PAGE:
Across the world, diabetes mellitus is one of the most prevalent and serious chronic diseases. In the United States alone, almost 16 million people suffer from diabetes, which costs many of them their eyesight, kidney function, lower limbs, or life itself, and costs the U.S. health care system billions of dollars. Currently, social work involvement with this chronic disease appears limited; however, social workers have the potential to make remarkable differences in the lives of people coping with diabetes. To facilitate involvement, this article outlines the basic aspects of Type 2 diabetes mellitus, its biopsychosocial challenges, and the roles health care social workers that may be assumed in assisting adult patients and their families.
Diabetes mellitus is one of the most prevalent and serious chronic diseases facing the U.S. health care system. According to the Centers for Disease Control and Prevention (CDC) (1998), diabetes affects 15.7 million people in the United States, 10.3 million of who have been diagnosed and 5.4 million of who are unaware that they have this disease. The American Diabetes Association (ADA) (1998) estimates that in 1997 alone medical care for diabetes cost $44.1 billion dollars. Diabetes exacts an equally devastating physical toll; it is the leading cause of blindness, end-stage renal disease, noninjury-related lower limb amputations, and cardiac disease, and it is the seventh leading cause of death in this country (CDC, 1998). Currently, social work involvement with this chronic disease is limited. For instance, as of 1998, social work clinicians made up less than 1 percent (n = 57) of the professionals listed with the American Association of Diabetes Educators, the principal organization of diabetes professional s. As a topic of research, a review of the social work literature identified 13 articles on diabetes-related topics (see Table 1). Although there are probably many social workers treating and researching diabetes, their involvement seems inconspicuous. Considering the ability of diabetes and its treatment to challenge an individual's biopsychosocial functioning, social workers have the potential to make remarkable differences in the lives of people coping with this disease. Nevertheless, according to Sidell (1997), mental health professionals "typically receive little training specifically designed to help them assist people with chronic illnesses" (p. 10).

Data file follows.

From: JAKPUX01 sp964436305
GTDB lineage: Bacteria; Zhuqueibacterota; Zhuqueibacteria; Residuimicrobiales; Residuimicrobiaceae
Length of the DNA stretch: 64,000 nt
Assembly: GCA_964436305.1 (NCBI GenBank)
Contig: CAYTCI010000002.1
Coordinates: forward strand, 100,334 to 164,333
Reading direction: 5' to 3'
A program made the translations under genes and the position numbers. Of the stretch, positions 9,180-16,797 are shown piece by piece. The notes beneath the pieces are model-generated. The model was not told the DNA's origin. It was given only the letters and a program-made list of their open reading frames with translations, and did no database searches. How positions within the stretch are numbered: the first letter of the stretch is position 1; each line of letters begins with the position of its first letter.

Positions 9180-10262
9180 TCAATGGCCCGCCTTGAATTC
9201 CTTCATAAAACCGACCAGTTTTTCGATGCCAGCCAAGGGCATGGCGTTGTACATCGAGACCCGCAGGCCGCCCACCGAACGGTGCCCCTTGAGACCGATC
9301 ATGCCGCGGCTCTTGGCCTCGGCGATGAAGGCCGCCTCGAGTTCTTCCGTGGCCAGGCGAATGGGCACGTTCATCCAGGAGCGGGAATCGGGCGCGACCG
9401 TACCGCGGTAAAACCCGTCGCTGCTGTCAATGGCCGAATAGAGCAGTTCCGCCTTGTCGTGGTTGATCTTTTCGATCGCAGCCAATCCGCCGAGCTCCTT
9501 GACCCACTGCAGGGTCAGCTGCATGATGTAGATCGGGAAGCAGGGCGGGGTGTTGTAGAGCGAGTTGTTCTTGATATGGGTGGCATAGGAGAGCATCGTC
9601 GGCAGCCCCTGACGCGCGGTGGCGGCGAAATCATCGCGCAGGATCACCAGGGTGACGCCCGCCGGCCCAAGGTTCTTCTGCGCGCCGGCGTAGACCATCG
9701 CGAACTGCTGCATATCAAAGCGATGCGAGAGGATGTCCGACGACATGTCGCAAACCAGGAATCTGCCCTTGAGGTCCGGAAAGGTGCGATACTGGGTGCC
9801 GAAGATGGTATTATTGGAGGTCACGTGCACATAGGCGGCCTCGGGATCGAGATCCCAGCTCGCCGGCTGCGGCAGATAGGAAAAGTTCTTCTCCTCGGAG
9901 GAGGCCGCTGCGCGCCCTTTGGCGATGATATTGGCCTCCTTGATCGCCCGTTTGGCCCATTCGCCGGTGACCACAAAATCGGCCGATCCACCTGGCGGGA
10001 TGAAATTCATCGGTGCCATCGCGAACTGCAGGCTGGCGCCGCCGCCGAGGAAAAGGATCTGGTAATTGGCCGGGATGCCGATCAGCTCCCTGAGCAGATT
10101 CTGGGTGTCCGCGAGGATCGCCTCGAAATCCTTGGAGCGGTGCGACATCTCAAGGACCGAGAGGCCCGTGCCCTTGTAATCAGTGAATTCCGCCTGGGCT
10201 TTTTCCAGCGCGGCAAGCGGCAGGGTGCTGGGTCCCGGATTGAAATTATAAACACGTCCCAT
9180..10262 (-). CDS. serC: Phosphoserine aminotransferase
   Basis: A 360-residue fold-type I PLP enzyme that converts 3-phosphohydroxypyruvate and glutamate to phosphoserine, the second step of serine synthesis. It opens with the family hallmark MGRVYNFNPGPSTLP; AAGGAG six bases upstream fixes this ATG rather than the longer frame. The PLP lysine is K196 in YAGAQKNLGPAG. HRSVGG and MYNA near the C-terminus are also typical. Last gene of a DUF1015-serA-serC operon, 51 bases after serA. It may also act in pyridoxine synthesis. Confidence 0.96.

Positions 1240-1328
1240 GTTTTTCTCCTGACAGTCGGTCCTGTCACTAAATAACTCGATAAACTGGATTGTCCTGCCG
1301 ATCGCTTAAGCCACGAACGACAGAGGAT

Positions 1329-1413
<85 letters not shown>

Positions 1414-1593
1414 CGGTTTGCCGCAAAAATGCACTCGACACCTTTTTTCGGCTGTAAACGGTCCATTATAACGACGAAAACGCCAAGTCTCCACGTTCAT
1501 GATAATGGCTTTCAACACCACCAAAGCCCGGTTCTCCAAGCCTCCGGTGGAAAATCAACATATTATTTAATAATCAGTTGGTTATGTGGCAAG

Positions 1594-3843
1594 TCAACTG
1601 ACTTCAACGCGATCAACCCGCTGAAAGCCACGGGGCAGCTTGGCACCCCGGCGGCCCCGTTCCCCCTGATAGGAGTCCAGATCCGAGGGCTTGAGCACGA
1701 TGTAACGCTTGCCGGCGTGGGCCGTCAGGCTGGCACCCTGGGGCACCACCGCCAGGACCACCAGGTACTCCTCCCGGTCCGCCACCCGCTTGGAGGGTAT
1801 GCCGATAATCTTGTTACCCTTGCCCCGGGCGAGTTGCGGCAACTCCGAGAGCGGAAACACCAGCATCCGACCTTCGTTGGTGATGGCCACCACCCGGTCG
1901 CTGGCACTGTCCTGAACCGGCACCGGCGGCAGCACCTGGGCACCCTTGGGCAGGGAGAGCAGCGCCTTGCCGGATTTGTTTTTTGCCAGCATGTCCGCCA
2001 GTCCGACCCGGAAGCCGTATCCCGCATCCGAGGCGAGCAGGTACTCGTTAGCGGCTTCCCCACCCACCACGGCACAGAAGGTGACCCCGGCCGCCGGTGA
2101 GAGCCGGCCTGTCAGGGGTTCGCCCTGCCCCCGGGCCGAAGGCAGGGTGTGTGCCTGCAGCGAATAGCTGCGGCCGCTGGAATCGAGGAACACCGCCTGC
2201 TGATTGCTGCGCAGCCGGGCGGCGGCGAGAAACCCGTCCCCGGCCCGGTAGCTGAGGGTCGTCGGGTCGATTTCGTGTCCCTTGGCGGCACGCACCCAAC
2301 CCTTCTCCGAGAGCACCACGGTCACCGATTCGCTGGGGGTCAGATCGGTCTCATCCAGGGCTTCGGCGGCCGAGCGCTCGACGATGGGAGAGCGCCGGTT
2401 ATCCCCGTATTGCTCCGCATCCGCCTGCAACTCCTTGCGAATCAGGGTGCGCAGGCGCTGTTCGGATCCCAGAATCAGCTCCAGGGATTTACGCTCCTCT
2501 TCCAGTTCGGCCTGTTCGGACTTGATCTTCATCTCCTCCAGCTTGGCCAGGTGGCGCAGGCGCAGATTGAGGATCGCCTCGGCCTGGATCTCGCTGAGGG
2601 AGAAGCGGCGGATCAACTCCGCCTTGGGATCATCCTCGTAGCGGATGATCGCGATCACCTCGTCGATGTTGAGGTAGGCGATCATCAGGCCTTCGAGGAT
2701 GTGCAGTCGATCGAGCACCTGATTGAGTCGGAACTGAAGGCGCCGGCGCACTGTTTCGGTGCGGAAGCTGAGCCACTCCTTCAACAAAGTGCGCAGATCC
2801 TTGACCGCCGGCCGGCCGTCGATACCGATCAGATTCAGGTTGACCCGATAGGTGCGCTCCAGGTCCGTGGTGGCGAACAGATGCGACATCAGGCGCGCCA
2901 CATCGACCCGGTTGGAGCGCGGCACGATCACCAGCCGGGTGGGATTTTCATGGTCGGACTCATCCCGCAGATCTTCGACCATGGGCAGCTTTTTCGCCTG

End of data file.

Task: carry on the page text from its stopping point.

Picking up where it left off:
To assist people with diabetes, social workers first need to understand the disease, how it challenges patients, and then ways to become involved. This article outlines the basic aspects of Type 2 diabetes, its incessant challenges, and several interventions health care social workers may use to assist adults with this chronic disease.
Diabetes mellitus is a cluster of endocrine diseases characterized by the body's complete or partial inability to absorb glucose, the principal source of energy, from digested foods into cells (Harris, 1995b). Unabsorbed glucose accumulates in the bloodstream, eventually exceeding physiologically tolerable levels, damaging blood vessels and capillaries. According to the National Institutes of Health (NIH) (1995), diabetic complications include blindness, renal failure, peripheral neuropathy, and peripheral vascular disease. People with diabetes are also at greater risk of cardiac disease, strokes, amputations, retinopathy, cataracts, glaucoma, and gestational complications compared with people of similar age without diabetes (CDC, 1998; NIH, 1995).
Distinguishing Type 2 from Type 1 Diabetes
There are primarily two forms of diabetes. In Type 1 diabetes, formerly called "insulin-dependent diabetes mellitus," the pancreas produces very little or no insulin, necessitating an injected supply of insulin. …